Twenty-four food outlets may be putting diners at risk having earned a zero hygiene rating – the lowest possible score for food safety and cleanliness.
Fly infestations, out of date food, dirty surfaces and cross-contamination were just some of the issues highlighted by inspectors.
A zero star rating indicates ‘urgent improvement is necessary’, and inspectors have the power to close down a business if they think there is an immediate risk to the public.
Restaurants are judged on three areas: the hygiene of the food served, the cleanliness of work surfaces and appliances, and how well management keeps cleaning records and acts on criticism.
Outlets with a zero rating are likely to have scored badly against all three criteria, says the Food Standards Agency, which oversees the national food hygiene rating scheme.
“In my opinion things are generally improving. The worst places will have closed and businesses are getting more competitive – bad hygiene just isn’t tolerated now by the public” – Peter Lincoln, food and safety team leader
The 24 Kent premises with a zero score include 16 restaurants and takeaways and eight food shops.
It’s a tiny proportion of the 10,729 food outlets in the county, 94% of which have three stars or above, according to the Food Standards Agency.
But the potential dangers of dirty surfaces and cross-contamination can have serious consequences, including various types of food poisoning.
Campylobacter is the most common cause of food poisoning in the UK. You can’t see it, smell it or even taste it on food, but it can make people ill for several days.
A common cause of campylobacter poisoning is cross-contamination from raw poultry.
Local authorities are responsible for monitoring food safety standards, and most premises are visited once a year, or more regularly if a problem has been identified.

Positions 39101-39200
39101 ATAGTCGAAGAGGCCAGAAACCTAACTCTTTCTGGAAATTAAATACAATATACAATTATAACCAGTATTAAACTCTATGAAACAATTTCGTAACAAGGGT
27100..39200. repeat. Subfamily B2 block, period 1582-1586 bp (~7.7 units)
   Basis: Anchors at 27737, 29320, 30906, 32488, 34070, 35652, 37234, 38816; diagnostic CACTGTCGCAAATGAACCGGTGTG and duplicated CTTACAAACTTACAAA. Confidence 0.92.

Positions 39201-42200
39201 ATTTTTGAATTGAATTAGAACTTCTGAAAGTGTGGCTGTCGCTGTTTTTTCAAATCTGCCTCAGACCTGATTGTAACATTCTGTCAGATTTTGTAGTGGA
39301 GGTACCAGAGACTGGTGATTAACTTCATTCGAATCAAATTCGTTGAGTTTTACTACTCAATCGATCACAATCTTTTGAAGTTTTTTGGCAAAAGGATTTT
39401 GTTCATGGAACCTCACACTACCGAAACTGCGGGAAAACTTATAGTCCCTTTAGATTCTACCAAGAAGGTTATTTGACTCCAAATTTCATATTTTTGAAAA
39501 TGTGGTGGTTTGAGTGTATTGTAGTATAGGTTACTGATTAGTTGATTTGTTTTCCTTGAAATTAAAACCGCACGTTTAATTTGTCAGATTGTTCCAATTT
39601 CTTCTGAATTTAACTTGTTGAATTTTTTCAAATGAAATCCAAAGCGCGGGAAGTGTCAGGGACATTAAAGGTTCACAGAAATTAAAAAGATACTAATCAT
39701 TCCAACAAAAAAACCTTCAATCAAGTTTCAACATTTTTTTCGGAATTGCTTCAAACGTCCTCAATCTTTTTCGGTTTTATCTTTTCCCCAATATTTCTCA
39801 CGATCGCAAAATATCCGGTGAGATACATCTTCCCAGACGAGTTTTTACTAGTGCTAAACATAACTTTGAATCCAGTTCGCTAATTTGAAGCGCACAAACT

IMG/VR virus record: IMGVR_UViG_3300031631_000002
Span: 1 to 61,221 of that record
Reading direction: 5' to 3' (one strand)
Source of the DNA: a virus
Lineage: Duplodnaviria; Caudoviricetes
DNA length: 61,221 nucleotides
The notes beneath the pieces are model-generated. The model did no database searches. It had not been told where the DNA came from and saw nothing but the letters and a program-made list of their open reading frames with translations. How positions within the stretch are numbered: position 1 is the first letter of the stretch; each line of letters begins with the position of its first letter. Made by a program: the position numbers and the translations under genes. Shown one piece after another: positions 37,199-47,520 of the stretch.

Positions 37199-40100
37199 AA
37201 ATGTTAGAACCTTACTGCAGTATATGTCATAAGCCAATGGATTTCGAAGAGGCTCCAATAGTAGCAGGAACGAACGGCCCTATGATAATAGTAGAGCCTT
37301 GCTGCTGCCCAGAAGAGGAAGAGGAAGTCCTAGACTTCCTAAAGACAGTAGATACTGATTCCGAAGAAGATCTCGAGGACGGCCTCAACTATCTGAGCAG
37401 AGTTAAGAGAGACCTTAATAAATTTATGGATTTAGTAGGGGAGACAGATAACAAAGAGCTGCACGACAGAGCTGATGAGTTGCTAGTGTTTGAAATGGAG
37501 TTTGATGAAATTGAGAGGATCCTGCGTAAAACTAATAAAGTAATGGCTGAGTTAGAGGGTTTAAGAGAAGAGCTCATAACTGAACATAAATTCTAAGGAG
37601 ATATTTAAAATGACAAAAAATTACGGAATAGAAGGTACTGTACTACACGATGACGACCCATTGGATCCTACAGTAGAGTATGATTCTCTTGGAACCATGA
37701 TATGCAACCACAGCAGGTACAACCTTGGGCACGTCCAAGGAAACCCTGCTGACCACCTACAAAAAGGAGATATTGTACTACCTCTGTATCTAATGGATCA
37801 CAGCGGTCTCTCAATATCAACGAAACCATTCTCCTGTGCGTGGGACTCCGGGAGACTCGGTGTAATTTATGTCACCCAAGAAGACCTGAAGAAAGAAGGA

Councils say in most cases their inspectors will work with a business to help it improve standards as quickly as possible, offering advice on how to improve specific problems.
Swale, Tonbridge and Malling, and Maidstone councils share inspection services. Peter Lincoln is the leader of the team covering the three areas.
He explained that most outlets were happy to accept advice: “The vast majority of businesses are fine and we try to have a reasonable conversation. There are a few exceptions, but we try to persuade businesses to comply in the first instance.
“In my opinion things are generally improving. The worst places will have closed and businesses are getting more competitive – bad hygiene just isn’t tolerated now by the public.”
If problems at a food outlet are so bad people are at serious risk, inspectors can close down the business on the spot using a hygiene emergency prohibition notice.
This requires the owner to appear at a magistrates’ court to put their side of the story before the premises can be reopened.
Inspectors look at the cleanliness of surfaces and appliances during their a to a food outlet
Fortunately, such serious cases are few and far between. The last time Mr Lincoln remembers using such an order was five years ago for a particularly bad cockroach infestation.
He said: “They are creatures that normally come out at night but here it was day time and they were everywhere. The cockroach infestation was directly affecting the food.”
But sights like this do not stop Mr Lincoln from enjoying a meal out, even though he admits to occasionally scrutinising the forks.
He said: “I still go out to eat. I try to leave my work in the office, but it’s not always easy.”
All the hygiene rating information comes from the Food Standards Agency website.